Dec 13, 2021

New crystal structure for hydrogen compounds for high-temperature superconductivity

Posted by in categories: computing, particle physics

Superconductivity is the disappearance of electrical resistance in certain materials below a certain temperature, known as “transition temperature.” The phenomenon has tremendous implications for revolutionizing technology as know it, enabling low-loss power transmission and maintenance of electromagnetic force without electrical supply. However, superconductivity usually requires extremely low temperatures ~ 30 K (the temperature of liquid nitrogen, in comparison, is 77 K) and, therefore, expensive cooling technology. To have a shot at realizing a low-cost superconducting technology, superconductivity must be achieved at much higher transition temperatures.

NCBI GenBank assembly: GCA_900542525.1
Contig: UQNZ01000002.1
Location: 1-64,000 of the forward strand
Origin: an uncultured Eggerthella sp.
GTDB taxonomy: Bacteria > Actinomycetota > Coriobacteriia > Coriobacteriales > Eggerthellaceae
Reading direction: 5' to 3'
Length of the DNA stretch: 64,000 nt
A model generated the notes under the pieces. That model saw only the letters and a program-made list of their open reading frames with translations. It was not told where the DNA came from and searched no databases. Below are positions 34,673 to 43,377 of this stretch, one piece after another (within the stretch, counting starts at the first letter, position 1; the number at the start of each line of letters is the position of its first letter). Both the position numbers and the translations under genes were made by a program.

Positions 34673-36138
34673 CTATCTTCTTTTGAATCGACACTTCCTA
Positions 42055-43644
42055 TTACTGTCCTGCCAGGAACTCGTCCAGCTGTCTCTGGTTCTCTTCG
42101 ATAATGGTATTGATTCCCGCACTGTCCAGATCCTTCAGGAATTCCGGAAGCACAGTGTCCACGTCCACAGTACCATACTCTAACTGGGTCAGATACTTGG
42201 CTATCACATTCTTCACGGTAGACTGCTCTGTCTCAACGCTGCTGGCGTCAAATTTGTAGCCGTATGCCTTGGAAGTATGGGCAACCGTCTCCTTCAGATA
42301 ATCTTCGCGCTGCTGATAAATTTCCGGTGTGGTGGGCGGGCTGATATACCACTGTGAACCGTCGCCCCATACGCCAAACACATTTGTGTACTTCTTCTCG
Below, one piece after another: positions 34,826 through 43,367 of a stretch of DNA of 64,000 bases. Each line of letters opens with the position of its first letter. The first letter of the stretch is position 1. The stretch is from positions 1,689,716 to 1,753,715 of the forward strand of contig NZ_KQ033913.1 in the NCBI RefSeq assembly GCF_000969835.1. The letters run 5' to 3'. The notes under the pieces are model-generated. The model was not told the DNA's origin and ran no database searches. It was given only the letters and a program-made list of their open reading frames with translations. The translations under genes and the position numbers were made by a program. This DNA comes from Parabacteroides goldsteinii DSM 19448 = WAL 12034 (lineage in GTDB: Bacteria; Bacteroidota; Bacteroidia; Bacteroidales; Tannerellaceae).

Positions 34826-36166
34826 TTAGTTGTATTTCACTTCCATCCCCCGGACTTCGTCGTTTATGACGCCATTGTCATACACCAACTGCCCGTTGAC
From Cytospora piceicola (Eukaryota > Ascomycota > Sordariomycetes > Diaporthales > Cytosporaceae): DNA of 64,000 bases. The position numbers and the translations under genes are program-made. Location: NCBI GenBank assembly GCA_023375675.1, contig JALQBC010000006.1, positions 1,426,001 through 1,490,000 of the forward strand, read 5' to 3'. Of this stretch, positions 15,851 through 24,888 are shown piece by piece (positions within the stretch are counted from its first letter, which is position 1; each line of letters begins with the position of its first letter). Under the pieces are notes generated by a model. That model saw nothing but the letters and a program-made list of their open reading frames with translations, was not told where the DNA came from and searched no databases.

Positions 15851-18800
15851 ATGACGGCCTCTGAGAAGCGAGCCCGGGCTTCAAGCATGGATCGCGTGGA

Materials scientists have had a breakthrough on this front with crystalline materials containing hydrogen, known as “metal hydrides.” These are compounds formed by a metal atom bonded with hydrogen that have been predicted and realized as suitable candidates for achieving even room-temperature superconductivity. However, they require extremely high pressures to do so, limiting their practical applications.

In a new study published in Chemistry of Materials, a group of researchers led by Professor Ryo Maezono from Japan Advanced Institute of Science and Technology (JAIST) performed to expand the search for high-temperature superconductors, looking for among ternary hydrides (hydrogen combined with two other elements).

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